As we move from lockdown to the next form of ‘normal’, Northumbria’s Police & Crime Commissioner outlines how crime reduction will be at the centre of her regional recovery work, as her Violence Reduction Unit moves into phase 2 of their work.

Following a successful first phase that saw nearly £1 million invested into local charities and services supporting the vulnerable, the regions Violence Reduction Unit, led by Northumbria PCC Kim McGuinness, has outlined how they plan on supporting the regions recovery post-lockdown and continue to drive down crime across the area.

Serious violent crime is currently at the lowest level across Northumbria since before 2018, and whilst lockdown has clearly contributed to this, it had been reducing prior to the measures being implemented. The PCC has now unveiled the next steps and areas of priority for her VRU which is tasked with ‘improving lives to prevent crime’ across the region.

Kim said: “Following the recent announcement regarding the further easing of lockdown restrictions and the wider reopening of society, we must ensure that this does not lead to a rise in crime and continue to support our communities and the most vulnerable.”

“Through my Violence Reduction Unit we have been engaging our communities and services throughout the lockdown period and have acted where local issues have arisen. The combination of lockdown easing, establishments where people will be congregating reopening and the summer holidays approaching, there is the potential for the factors that often lead to crime reappearing.”

“Using the excuse of lockdown easing for any crime to rise is not acceptable. Our services have done an incredible job over the past 3 months supporting young people and the most vulnerable, and this will continue, albeit in a different format. We know the importance of communities supporting one another, and we’ve shown how well we can do this during lockdown – this connected community spirit will be vital to overcome any challenges the post-lockdown period brings.”

What society looks like post-lockdown is still unclear, but with many predicting job losses & a rise in unemployment, the VRU are working across the region to ensure the support networks that people may require are firmly in place.

Phase 2 of the Northumbria VRU, which will run until end of March 2021 following a second round of funding from the Government, will focus on 4 priority areas of; connecting communities, reduce offending, working with families and youth diversion.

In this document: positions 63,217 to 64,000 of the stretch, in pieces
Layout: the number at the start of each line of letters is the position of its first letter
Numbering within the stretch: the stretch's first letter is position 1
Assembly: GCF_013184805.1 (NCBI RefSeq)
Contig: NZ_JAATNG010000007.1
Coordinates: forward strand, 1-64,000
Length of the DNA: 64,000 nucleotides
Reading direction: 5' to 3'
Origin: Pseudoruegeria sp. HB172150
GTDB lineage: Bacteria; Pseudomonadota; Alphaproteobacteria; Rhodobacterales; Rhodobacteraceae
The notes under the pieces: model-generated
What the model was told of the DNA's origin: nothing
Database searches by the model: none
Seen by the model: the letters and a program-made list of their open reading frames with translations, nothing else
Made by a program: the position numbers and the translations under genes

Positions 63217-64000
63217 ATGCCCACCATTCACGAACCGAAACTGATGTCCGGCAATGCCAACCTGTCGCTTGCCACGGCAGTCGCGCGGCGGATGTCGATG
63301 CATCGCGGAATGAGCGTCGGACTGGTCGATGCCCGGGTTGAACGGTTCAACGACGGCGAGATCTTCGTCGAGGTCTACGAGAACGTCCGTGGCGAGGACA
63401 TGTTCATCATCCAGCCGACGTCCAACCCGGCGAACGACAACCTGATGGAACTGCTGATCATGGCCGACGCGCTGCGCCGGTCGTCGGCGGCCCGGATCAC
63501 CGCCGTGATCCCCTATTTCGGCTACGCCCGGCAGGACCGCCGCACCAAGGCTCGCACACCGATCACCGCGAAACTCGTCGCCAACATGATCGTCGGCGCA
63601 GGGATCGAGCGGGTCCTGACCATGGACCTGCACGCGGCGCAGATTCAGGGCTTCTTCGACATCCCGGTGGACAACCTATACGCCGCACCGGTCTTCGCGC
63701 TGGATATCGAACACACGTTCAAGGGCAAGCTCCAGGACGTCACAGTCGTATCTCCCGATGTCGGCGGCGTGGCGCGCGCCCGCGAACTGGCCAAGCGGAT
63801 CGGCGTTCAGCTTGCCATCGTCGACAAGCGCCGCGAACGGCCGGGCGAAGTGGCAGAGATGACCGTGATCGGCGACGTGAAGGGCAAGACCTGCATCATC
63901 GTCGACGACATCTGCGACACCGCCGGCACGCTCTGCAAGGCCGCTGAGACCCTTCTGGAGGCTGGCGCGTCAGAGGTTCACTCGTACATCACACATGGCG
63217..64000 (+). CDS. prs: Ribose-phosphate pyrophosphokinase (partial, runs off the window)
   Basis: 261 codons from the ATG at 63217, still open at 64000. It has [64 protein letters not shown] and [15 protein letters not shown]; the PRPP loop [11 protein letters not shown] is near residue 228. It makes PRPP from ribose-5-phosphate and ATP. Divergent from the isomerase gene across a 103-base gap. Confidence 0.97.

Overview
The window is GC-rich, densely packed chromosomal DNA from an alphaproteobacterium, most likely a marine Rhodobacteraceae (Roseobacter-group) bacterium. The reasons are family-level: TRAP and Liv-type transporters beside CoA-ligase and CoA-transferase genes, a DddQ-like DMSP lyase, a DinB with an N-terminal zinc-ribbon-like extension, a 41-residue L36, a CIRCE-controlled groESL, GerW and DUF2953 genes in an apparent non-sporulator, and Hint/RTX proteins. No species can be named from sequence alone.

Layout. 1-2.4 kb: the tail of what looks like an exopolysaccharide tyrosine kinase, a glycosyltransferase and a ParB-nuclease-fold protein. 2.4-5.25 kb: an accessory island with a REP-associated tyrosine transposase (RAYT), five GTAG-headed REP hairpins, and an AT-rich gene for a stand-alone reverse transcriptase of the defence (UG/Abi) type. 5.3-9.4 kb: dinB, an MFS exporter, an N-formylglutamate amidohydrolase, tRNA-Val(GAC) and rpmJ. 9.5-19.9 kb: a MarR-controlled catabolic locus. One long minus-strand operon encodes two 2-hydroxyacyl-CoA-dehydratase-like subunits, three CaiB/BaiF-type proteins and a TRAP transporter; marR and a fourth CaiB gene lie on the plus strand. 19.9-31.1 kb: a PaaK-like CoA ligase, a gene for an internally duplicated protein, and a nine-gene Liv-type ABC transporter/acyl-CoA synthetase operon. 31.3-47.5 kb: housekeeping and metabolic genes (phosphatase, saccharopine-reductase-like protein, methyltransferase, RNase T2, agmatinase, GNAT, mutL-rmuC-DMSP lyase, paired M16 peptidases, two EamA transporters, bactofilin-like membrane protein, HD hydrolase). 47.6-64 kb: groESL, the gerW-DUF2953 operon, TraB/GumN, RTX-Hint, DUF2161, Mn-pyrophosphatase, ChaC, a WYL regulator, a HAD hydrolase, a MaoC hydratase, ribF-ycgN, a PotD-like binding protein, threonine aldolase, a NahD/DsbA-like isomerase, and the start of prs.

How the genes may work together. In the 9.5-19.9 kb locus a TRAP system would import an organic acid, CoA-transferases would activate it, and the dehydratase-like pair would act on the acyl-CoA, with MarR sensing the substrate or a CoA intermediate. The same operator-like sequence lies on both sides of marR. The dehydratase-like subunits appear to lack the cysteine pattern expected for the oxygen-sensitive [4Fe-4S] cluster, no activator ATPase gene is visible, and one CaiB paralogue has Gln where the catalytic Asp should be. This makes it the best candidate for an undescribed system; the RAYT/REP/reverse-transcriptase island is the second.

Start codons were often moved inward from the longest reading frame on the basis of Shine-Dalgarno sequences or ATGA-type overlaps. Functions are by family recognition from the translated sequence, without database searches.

Launching the areas of priority, Kim said: “Even in the short timescale that the Unit has been in operation, the landscape has changed drastically and we must respond to that. We are confident that through these four areas, along with our passionate delivery partners, we can support our communities and prevent a spike in crime.”

“Acts of crime can have devastating impacts on communities and individuals, and we must not allow that to happen. Through our work to date we have seen the impact we can have in deterring those on the cusp of criminality away from that lifestyle, as well as preventing reoffending through meaningful intervention work.”

“By delivering on our four priorities, we will ensure that the young people of Northumbria are given the best possible chance in life, and that their communities are there to support in times of need. Through our youth diversion programmes we will stop acts of criminality before they can take place – ultimately improving lives to prevent crime.”

The VRU, who take a ‘whole system approach’ to supporting families and aim to build resilience whilst reducing the risk of vulnerability, will be funding projects based at three Community Hubs in the next phase of their work. The hubs, based in Gateshead, Howdon & Southwick with the aim to increase pathways of support for families at the earliest opportunity.

Sarah Gorman, CEO of Edberts House, who will oversee the Gateshead based hub welcomed the joint approach to supporting families and expanding the existing support network on offer.

Sarah said: “We are excited about the potential of the Larkspur Life Team, who will be funded by the VRU.  They will be a vital addition to the strong partnership we have developed in the area, and will be able to build strong relationships with local young families, offering practical support and help, as well as piloting a new therapeutic approach, testing it in a community setting.”

Along with the launch of the this phase of work, the PCC is currently conducting a regional consultation with young people aged 14-25 that is seeking their views on lockdown, the impact of it, and what services may be required to support them as they transition back to school later in the year. With many young people unclear about what the future holds, the Commissioner is ensuring their voices are heard and feedback acted upon.

Kim said: “This has been an extremely difficult period for young people who will anxious about how this has impacted their education, employment opportunities and regularly used services. We will take the feedback gathered and work with the regions schools and services to ensure they get the best support possible.”

The survey can be accessed via and a full list of the projects being funded by the VRU in this phase of the work will shortly be available to view on the PCC website.